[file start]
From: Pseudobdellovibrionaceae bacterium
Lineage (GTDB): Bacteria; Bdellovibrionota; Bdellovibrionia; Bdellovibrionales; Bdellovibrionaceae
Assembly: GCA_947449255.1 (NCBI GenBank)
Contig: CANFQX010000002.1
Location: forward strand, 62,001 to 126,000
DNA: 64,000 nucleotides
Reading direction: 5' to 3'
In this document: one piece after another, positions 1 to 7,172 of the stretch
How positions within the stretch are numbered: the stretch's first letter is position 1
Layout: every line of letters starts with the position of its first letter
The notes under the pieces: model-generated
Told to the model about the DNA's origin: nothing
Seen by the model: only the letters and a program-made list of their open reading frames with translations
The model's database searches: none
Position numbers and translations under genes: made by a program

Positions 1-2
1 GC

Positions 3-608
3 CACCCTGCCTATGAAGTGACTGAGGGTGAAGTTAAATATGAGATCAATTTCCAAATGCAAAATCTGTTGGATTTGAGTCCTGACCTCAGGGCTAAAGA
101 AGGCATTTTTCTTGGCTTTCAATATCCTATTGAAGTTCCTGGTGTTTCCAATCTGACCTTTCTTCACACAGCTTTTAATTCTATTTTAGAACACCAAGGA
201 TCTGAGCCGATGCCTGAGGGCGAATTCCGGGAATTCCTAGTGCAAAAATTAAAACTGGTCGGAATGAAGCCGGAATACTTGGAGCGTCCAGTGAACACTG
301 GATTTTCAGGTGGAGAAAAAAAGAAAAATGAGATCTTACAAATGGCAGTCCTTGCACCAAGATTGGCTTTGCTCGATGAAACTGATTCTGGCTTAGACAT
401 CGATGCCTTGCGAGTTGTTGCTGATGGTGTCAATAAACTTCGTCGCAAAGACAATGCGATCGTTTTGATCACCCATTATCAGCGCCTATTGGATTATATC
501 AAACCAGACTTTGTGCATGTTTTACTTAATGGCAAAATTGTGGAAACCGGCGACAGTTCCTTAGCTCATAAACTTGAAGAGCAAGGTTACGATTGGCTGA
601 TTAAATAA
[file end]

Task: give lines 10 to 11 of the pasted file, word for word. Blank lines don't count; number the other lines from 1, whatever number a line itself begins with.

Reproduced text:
Layout: every line of letters starts with the position of its first letter
The notes under the pieces: model-generated